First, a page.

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AES Somerset Generation Plant

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Somerset Generation Plant is a coal-fired power station owned and operated by AES near Barker, New York.

In 1999, AES purchased six power plants in New York (including the Somerset station) from NGE Generation, Inc. for $953 million.[1] The other stations included in the deal were AES Westover, AES Cayuga, AES Greenidge, AES Hickling, and AES Jennison[1]

In March 2011 AES announced it wanted to sell four of its New York coal plants, including Somerset. The other plants included AES Cayuga, AES Greenidge and AES Westover. [2]

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Plant Data

  • Owner: AES Somerset LLC
  • Parent Company: AES
  • Plant Nameplate Capacity: 655 MW
  • Units and In-Service Dates: 655 MW (1984)
  • Location: 7725 Lake Rd., Barker, NY 14012
  • GPS Coordinates: 43.353, -78.596278
  • Coal Consumption:
  • Coal Source:
  • Number of Employees:

Emissions Data

  • 2006 CO2 Emissions: 5,069,620 tons
  • 2006 SO2 Emissions: 2,573 tons
  • 2006 SO2 Emissions per MWh:
  • 2006 NOx Emissions: 4,307 tons
  • 2005 Mercury Emissions: 15 lb.


The following table gives more info on this plant's SO2 emissions levels, as well as on whatever SO2 emissions "scrubbers" (Flue Gas Desulfurization units, or FGDs) have been installed at the plant. Each of the plant's units is listed separately, and at the bottom overall data for the plant is listed.[3][4]

Unit # Year Built Capacity MWh Produced (2005) SO2 Emissions (2005) SO2 Emissions per MWh (2005) Average Annual Coal Sulfur Content FGD Unit Type FGD In-Service Year FGD SO2 Removal Efficiency
Total 1984 655 MW 5,226,893 MWh 3,131 tons 1.20 lb./MWh 3.20% spray tower 1984 90%

Death and disease attributable to fine particle pollution from AES Somerset Generation Plant

In 2010, Abt Associates issued a study commissioned by the Clean Air Task Force, a nonprofit research and advocacy organization, quantifying the deaths and other health effects attributable to fine particle pollution from coal-fired power plants.[5] Fine particle pollution consists of a complex mixture of soot, heavy metals, sulfur dioxide, and nitrogen oxides. Among these particles, the most dangerous are those less than 2.5 microns in diameter, which are so tiny that they can evade the lung's natural defenses, enter the bloodstream, and be transported to vital organs. Impacts are especially severe among the elderly, children, and those with respiratory disease. The study found that over 13,000 deaths and tens of thousands of cases of chronic bronchitis, acute bronchitis, asthma, congestive heart failure, acute myocardial infarction, dysrhythmia, ischemic heart disease, chronic lung disease, and pneumonia each year are attributable to fine particle pollution from U.S. coal plant emissions. These deaths and illnesses are major examples of coal's external costs, i.e. uncompensated harms inflicted upon the public at large. Low-income and minority populations are disproportionately impacted as well, due to the tendency of companies to avoid locating power plants upwind of affluent communities. To monetize the health impact of fine particle pollution from each coal plant, Abt assigned a value of $7,300,000 to each 2010 mortality, based on a range of government and private studies. Valuations of illnesses ranged from $52 for an asthma episode to $440,000 for a case of chronic bronchitis.[6]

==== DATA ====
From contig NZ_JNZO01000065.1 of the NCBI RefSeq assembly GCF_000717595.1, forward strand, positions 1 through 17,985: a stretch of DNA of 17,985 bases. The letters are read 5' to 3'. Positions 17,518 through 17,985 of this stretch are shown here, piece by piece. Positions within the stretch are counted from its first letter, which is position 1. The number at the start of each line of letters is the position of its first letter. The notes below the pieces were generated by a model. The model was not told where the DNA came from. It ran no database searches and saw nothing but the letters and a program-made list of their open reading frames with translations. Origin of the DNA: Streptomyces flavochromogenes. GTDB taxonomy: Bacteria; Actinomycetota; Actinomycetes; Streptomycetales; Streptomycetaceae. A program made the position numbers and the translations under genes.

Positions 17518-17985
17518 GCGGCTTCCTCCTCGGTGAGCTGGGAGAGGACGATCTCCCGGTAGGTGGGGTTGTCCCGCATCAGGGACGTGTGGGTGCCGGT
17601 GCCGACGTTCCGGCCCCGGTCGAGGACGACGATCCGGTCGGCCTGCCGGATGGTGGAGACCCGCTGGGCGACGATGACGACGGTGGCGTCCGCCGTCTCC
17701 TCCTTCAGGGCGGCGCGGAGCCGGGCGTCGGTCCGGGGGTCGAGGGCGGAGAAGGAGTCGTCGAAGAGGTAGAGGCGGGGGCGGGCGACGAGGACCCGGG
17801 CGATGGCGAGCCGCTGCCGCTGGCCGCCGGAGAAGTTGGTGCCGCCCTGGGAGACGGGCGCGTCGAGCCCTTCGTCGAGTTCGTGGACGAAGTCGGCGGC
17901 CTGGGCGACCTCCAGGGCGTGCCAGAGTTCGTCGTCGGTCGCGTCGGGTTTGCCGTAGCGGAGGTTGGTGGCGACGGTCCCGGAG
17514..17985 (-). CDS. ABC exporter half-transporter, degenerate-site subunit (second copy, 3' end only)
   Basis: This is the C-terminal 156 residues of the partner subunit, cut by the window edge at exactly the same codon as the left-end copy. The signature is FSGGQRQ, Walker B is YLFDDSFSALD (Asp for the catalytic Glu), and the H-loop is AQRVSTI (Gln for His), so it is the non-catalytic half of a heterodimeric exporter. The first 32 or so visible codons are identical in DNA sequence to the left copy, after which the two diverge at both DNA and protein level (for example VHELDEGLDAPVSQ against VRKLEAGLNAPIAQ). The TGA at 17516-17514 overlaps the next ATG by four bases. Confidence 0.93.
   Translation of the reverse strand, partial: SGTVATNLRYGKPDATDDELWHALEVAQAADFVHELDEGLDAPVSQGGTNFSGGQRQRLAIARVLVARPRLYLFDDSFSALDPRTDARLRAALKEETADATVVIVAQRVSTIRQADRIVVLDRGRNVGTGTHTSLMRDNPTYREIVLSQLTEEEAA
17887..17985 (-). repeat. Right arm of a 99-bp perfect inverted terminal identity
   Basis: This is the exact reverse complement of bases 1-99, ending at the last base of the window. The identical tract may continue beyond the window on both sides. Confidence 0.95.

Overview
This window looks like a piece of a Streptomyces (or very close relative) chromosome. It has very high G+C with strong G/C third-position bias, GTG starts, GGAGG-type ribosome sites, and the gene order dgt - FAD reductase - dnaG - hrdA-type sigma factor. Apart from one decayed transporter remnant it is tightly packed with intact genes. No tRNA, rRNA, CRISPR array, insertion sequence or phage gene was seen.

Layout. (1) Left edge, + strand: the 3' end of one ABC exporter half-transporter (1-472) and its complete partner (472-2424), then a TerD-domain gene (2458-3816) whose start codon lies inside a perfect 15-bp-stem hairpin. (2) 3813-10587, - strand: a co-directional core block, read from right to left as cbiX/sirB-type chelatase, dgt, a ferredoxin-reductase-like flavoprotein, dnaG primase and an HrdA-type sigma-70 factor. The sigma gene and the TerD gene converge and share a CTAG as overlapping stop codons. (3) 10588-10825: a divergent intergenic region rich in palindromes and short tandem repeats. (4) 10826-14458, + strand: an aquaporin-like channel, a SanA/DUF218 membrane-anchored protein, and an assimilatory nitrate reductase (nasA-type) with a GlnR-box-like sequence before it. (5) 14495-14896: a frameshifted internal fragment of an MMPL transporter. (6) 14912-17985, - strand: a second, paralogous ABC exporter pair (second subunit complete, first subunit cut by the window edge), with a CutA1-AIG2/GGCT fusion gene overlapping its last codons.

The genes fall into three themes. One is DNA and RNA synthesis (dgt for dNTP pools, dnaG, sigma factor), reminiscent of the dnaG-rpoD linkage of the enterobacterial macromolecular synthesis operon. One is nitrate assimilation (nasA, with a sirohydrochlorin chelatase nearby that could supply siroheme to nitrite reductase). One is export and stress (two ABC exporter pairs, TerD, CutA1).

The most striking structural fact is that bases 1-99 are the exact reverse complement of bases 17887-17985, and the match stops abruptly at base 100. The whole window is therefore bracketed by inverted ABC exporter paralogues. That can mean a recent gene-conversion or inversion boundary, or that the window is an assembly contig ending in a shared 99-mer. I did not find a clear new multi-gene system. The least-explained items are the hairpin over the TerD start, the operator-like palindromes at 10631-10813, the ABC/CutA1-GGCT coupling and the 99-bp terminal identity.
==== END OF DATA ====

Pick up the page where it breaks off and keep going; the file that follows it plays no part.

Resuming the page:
Table 1: Death and disease attributable to fine particle pollution from AES Somerset Generation Plant

Type of Impact Annual Incidence Valuation
Deaths 11 $80,000,000
Heart attacks 19 $2,100,000
Asthma attacks 170 $9,000
Hospital admissions 9 $200,000
Chronic bronchitis 7 $2,900,000
Asthma ER visits 8 $3,000

Source: "Find Your Risk from Power Plant Pollution," Clean Air Task Force interactive table, accessed February 2011

Articles and Resources

Sources

  1. 1.0 1.1 "AES completes acquistion of six power plants in New York with total capacity of 1424 MW", Business Wire via High Beam Research, May 14, 1999.
  2. "AES to sell four New York coal plants" Reuters, March, 4, 2011.
  3. Coal Power Plant Database, National Energy Technology Laboratory, U.S. Dept. of Energy, 2007.
  4. EIA-767, Energy Information Administration, 2005.
  5. "The Toll from Coal: An Updated Assessment of Death and Disease from America's Dirtiest Energy Source," Clean Air Task Force, September 2010.
  6. "Technical Support Document for the Powerplant Impact Estimator Software Tool," Prepared for the Clean Air Task Force by Abt Associates, July 2010

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